Biological Mom Kept From Child in Lesbian Legal Case

PHOTO: The Florida Supreme Court in Tallahassee is shown in this December 4, 2000 file photo. A 9-year-old child is at the center of a controversial custody battle that is sure to go to the Florida Supreme Court and perhaps on to the highest court in the
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Tina's biological daughter turned 8 this week, but she has not seen the girl since Dec. 22, 2008, because of a custody fight with her former lesbian partner. The partner is unrelated to the child, but gave birth to her.

"I thought I'd have her back on her birthday," said Tina, a law enforcement officer, whose name was never on the birth certificate and who has been denied parenting rights under Florida state law.

For 11 years, the Brevard County couple forged a committed relationship, living together, sharing their finances and raising a daughter. Tina's egg was fertilized with donor sperm and implanted in her partner's womb.

But when their romance fell apart when the child was 2, the Florida courts had to decide, who is the legal parent, the biological mother or the birth mother who carried the child for nine months in her womb?

A trial court summarily sided with Tina's ex-partner, citing Florida statute. "The judge said, 'It breaks my heart, but this is the law,'" according to the birth mother's lawyer, Robert J. Wheelock of Orlando.

But on Dec. 23, a state appeals court rejected the law as antiquated and recognized both women as legal parents.

Citing the case as "unique," the 5th District Court of Appeal ruled that both the U.S. and Florida constitutions trump Florida's law, according to the Orlando Sentinel, which first reported the story.

"I am elated and I am thankful," said Tina, now 41. "I am hoping things will run smoothly from this [point] forward, but it may not be the case. She is appealing and trying to keep me away from my daughter."

Court papers identify both women only by their initials. ABCNews.com is withholding Tina's last name to protect her privacy.

Wheeler has asked for a stay of Tina's rights and said the case will surely go to the Florida Supreme Court and, he hopes, all the way to the U.S. Supreme Court.

"I made a decision to have a child and raise her, not so someone else could keep her away from me," said Tina. "I want to see her grow and be a part of her life. The longer time passes the more I am missing out."

Wheelock would give no personal details about the birth mother, including where she is living with the child. He said she could not be available to talk to ABCNews.com on "such short notice."

The case, he said, is an important one.

"Anything to do with gay rights is a big deal," said Wheelock. "It will probably raise the level of conversation significantly for the next few years."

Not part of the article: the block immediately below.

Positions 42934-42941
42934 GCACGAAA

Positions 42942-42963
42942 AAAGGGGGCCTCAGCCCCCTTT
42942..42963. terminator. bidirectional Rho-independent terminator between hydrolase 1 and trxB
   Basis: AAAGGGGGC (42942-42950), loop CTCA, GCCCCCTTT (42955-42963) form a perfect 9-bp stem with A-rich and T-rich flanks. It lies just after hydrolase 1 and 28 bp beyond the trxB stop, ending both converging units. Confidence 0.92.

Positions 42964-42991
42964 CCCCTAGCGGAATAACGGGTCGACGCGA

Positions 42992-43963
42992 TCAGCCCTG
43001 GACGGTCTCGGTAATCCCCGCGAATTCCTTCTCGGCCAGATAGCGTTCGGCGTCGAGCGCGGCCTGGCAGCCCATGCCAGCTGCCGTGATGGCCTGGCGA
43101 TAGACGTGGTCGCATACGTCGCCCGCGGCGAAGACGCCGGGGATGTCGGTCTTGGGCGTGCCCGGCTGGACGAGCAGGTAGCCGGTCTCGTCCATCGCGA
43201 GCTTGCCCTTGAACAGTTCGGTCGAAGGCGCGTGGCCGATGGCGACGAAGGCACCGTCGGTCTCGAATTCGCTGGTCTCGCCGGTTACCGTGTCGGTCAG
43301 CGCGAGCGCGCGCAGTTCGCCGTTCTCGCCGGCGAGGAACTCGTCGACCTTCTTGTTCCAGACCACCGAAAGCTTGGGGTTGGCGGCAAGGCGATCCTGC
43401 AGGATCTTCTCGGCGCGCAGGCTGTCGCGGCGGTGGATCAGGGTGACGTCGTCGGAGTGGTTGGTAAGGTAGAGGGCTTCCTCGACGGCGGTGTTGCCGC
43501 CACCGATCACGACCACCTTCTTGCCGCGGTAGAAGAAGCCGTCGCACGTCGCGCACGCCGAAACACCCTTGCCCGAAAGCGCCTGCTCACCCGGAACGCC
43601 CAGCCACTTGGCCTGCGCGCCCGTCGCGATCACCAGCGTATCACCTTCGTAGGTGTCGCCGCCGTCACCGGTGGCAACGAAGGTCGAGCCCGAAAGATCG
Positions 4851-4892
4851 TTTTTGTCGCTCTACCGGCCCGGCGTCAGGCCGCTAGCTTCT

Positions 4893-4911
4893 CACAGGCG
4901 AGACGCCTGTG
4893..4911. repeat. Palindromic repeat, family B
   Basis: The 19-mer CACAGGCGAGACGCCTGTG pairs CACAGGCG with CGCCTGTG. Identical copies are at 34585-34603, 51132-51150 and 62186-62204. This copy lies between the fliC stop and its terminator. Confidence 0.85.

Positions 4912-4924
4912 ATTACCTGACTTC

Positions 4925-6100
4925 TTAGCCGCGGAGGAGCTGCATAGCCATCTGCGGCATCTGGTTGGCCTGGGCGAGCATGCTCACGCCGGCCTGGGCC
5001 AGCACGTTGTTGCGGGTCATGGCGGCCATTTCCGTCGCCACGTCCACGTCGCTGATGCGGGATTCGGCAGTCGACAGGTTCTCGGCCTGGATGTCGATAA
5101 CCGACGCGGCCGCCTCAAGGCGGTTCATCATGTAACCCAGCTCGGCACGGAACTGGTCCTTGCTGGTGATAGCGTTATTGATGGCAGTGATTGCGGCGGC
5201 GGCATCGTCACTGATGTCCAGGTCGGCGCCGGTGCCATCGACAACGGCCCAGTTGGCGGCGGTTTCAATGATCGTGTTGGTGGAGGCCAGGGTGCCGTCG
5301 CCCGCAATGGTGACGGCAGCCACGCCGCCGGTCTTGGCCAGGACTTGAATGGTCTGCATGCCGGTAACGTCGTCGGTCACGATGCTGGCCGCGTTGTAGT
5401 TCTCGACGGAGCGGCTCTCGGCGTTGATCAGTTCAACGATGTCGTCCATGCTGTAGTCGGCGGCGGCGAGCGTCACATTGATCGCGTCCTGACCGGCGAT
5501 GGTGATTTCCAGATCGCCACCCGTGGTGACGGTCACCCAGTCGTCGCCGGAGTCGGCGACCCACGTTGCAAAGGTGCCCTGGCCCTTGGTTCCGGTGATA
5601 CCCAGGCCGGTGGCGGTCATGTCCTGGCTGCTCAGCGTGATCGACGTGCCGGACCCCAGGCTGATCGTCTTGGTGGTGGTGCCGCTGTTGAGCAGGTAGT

But he said the case, which has lingered for two years, will take time. "Nothing is that quick or easy," he said.

"The real person who is being affected is the kid, who has had a very stable life for a long time and now it's thrown in the mix here, a pawn in some grander scheme," said Wheelock. "There is a human side to this."

The plight of both women and their young daughter highlights the murky laws that surround same-sex families, particularly in states like Florida that do not recognize gay marriage. The state only legalized second-parent adoption last year, too late for Tina.

"I was told to see a counselor and I should have gone to a lawyer to get surrogacy paperwork so that I didn't give her all the rights when she shares no biology with her," she said.

The Brevard County women, who worked on the same police force, lived as a married couple, according to Tina's lawyer, Robert A. Segal of Melbourne.

"They couldn't solemnize the relationship, but they had been living together, owned property together, shared bank accounts and income," he said. "They held themselves up to the world as a committed couple."

"It's a moral, ethical and legal issue," said Segal. "The court sees it as a clear intent on the part of these parties to very deliberately bring a child into the world and to raise her together."

Gay advocacy groups hailed the appellate decision giving both mothers parenting rights, but warned that because many states do not recognize same-sex relationships, children are often the victims.

"Certainly a mother, like most parents, would go to the ends of the earth not to lose her relationship with the child," said Beth Littrell, an attorney in the southern regional office of Lambda Legal.

But the law provides no distinction between biological and birth mother and has "not caught up with science or the state of same-sex marriages," ruled the appellate court.

"It's heartbreaking when they have no recourse," Littrell said. "And all kinds of harm can be created for the child with these ambiguous laws."

When Tina and her partner decided to have a child, the birth mother was 39 and infertile. Her egg was harvested and fertilized with by sperm from an anonymous donor, who relinquished his rights to the child.

When the child was born in 2004, the women hyphenated their names as the child's last name.

"They did everything that a very happy family does, but the relationship broke down," said Segal.

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